3. Feeling like you’re good at the work you do is another variable in the engagement question. The premise is pretty obvious: people will like their work more and work harder if they feel like they know what their doing. Otherwise, people will feel lost and confused, and will produce bad work. Malcolm Gladwell’s 10,000 hour rule is a famous example of the importance of mastery, but you don’t need 10,000 hours to reach a threshold level of knowledge where you feel like you’re getting the hang of it. There’s a quote by author Johann Hari that I’d like to include here. He says, “Mastery is when you feel like you’re good at something. That is absolutely an underlying psychological need. Everyone needs to feel like they’re good at something. If you don’t have a sense of mastery in your life you’re much more likely to be depressed and anxious.” With that being said, I still wouldn’t advocate for learning investing as a secret to alleviate depression and anxiety. The market is too ruthless for that.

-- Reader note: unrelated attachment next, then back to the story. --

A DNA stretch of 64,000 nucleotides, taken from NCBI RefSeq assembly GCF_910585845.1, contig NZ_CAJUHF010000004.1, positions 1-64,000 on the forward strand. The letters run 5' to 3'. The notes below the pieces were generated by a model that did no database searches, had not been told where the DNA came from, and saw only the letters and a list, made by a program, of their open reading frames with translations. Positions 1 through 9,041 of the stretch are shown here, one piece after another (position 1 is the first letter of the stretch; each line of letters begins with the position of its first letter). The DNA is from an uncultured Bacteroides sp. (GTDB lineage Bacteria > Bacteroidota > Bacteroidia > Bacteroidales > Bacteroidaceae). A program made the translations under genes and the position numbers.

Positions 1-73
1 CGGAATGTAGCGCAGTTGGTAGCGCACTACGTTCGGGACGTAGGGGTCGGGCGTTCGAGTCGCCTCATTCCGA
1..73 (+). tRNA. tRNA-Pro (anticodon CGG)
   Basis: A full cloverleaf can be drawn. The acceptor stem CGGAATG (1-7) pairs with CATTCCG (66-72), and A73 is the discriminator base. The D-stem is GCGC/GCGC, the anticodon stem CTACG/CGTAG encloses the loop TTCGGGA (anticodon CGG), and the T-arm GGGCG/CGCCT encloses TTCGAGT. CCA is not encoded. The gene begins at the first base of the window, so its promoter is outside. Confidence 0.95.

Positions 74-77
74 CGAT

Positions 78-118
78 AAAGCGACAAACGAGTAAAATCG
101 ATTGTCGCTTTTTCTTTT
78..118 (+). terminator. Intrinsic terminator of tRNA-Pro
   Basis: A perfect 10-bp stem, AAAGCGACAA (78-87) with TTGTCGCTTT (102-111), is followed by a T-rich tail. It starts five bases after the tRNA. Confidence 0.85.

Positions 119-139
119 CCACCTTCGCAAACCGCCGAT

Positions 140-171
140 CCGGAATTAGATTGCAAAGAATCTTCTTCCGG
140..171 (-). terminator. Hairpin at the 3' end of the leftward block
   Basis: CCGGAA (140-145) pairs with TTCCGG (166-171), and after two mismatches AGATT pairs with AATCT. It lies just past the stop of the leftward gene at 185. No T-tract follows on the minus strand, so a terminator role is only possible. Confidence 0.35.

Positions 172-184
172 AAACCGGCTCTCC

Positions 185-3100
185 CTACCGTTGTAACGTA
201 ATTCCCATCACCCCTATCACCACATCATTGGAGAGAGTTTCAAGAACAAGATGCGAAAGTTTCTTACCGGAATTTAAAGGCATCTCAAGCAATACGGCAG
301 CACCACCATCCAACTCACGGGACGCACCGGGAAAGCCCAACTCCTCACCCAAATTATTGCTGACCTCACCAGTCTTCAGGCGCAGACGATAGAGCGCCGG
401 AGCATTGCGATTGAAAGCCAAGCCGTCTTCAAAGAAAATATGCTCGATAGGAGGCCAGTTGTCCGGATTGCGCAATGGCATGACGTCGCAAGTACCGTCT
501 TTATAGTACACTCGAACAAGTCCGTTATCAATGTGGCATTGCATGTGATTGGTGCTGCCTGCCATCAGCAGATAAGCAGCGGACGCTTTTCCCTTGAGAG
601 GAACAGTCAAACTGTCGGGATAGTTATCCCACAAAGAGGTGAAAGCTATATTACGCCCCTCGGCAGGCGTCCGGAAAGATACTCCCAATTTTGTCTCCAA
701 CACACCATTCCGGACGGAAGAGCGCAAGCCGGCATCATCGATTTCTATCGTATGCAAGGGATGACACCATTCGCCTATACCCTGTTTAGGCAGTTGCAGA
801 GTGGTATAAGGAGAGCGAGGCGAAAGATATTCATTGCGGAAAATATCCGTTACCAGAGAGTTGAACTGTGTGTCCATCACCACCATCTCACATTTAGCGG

Within my club, the level of financial education members have is a factor of how well we teach them, assuming no outside knowledge. As such, we have to place an enormous importance on education if we actually want good stock ideas. This past semester, everyone’s pitch could have been better, including my own. Who else do I have to blame for that besides myself?

The problem is that learning investing from scratch isn’t easy. It requires all these building blocks that add up to knowing “investing” whatever that means. There’s no way around learning accounting and some basic valuation stuff at the very least, and a deep understanding of both of those doesn’t even make you a good investor. You could still make bad assumptions, spend your time focusing on the wrong things, or do everything right and the market may still punish you. Good value investing typically requires more research than other types of investing too, so you ideally need to do everything right and know everything if you want to succeed.